Peter would later write that, “baptism now saves us,” in that, “it is the answer/response of a good conscience toward God” (1st Peter 3:21). The good conscience, hearing what our Lord has commanded about what one must do in order to be saved will respond accordingly. To hear our Lord’s command and respond with, “But I think I will be saved like the thief on the cross,” is to disrespect His teaching and refuse to submit to His will as your Lord. That’s what the thief on the other side of our Lord did.




Why isn’t sincerity enough to get you to heaven?


Because sincerity is only half of the equation. Jesus stated that, “God is a spirit, and those who worship Him must worship in spirit and in truth” (John 4:24). To worship and serve God in spirit is to give Him your heart, soul, strength, and mind. It is to worship and serve Him out of love and devotion; it is to give Him your best and be sincere/genuine about all that you do; no hypocrisy allowed.
But the other half of the equation is truth. One can be well-meaning, earnest, professing genuine love for our God, but if what is being done is not according to truth, it profits one nothing and has devastating consequences.
As our Lord was concluding the Sermon on the Mount, He said, “Not everyone who says to Me, ‘Lord, Lord,’ shall enter the kingdom of heaven, but he who does the will of My Father in heaven. Many will say to Me in that day, ‘Lord, Lord, have we not prophesied in Your name, cast out demons in Your name, and done many wonders in Your name?’ And then I will declare to them, ‘I never knew you; depart from Me, you who practice lawlessness’” (Matthew 7:21-23).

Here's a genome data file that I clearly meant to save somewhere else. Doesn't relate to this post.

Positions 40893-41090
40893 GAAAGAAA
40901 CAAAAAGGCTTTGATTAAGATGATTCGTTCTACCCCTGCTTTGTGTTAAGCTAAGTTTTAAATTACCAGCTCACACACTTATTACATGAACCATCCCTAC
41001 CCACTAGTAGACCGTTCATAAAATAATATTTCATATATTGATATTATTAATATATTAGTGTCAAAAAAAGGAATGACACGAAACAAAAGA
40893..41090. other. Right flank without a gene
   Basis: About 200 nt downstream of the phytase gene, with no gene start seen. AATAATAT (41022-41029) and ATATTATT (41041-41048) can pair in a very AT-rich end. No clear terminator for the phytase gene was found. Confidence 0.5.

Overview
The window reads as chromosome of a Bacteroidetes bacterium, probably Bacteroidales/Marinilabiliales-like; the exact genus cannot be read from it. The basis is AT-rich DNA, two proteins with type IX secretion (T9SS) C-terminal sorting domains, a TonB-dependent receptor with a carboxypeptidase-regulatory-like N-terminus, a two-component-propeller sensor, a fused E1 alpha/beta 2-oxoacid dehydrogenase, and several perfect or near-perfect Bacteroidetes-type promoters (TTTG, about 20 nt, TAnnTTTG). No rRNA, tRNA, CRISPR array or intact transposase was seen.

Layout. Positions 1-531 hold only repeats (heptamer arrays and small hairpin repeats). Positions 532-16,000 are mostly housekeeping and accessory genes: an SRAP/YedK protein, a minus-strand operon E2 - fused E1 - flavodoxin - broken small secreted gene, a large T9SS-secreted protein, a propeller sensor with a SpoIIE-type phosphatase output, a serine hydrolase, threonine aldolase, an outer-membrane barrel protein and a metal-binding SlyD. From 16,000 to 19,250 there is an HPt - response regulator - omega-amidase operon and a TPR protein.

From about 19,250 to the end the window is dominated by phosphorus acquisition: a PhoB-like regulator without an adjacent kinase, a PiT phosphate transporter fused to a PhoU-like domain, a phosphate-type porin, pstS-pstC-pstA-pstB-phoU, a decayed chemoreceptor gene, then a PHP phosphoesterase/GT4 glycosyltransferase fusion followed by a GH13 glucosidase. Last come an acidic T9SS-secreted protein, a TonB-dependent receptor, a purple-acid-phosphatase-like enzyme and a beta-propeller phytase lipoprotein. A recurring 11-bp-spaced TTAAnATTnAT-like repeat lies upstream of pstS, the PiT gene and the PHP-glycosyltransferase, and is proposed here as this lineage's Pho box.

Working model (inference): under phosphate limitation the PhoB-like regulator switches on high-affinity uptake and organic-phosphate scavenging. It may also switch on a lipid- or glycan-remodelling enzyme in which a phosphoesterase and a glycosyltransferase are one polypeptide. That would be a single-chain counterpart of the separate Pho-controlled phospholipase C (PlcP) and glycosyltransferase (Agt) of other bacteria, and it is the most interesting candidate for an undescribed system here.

These certainly didn’t think they were going to fool our Lord; I believe they were completely genuine and sincere in what they had done. The problem? What they had done was not according to “the will of My Father in heaven.” We cannot just listen to our heart and do what seems best to us and assume God will be pleased. We cannot look to what the religious world is doing and follow their lead. We must go to God’s word and determine what we are to do that pleases Him, what is according to truth, and then do it will all our heart.




What do you mean I can be lost after having been saved?


Once-saved-always-saved, or, eternal-security, is one of the most misleading doctrines that Satan has helped men devise. It is rooted in scriptural error, it promotes conformity to the world, and encourages half-hearted service to God as the need to diligently seek Him is replaced with, “why bother, my salvation is secure?”
This scriptural error took shape in the 1500s and was promoted by those who believed all are born guilty of sin and destined for hell with no choice in the matter; in fact, one can’t even choose to do anything about it. However, these would say, God decided (predestined) beforehand that there would be a few among those lost souls who would be saved. On those whom He has decided to save, He sends His Spirit to directly change that one’s heart (whether that one wanted it or not). And, after having gone to this effort, He prevent that one from even thinking about going back into the world; thus, the idea of perseverance-of-the-saints (once-saved-always-saved). But too bad for the rest who did not get selected.
Please understand, every aspect of that teaching is a perversion of what the Bible teaches. God does not want robots who will serve Him because they had no choice in the matter. He wants all to choose to do so out of love, reverence, and devotion. But even after someone willingly chooses to make that commitment, that one can be drawn back into the world of sin and fall away from God; that also is a choice God allows one to make. The beautiful parable of the Prodigal Son is an example of this. Fortunately, he chose to return to his father.
The gospel is God’s call to all who would hear and obey and remain faithful to Him. Could we share with you what the Bible teaches in these important matters in an effort to help you make the right choice?





Jere Whitson Rd
church of Christ

jerewhitsonrdchurchofchrist@gmail.com

329 E. Jere Whitson Rd

Cookeville, TN 38501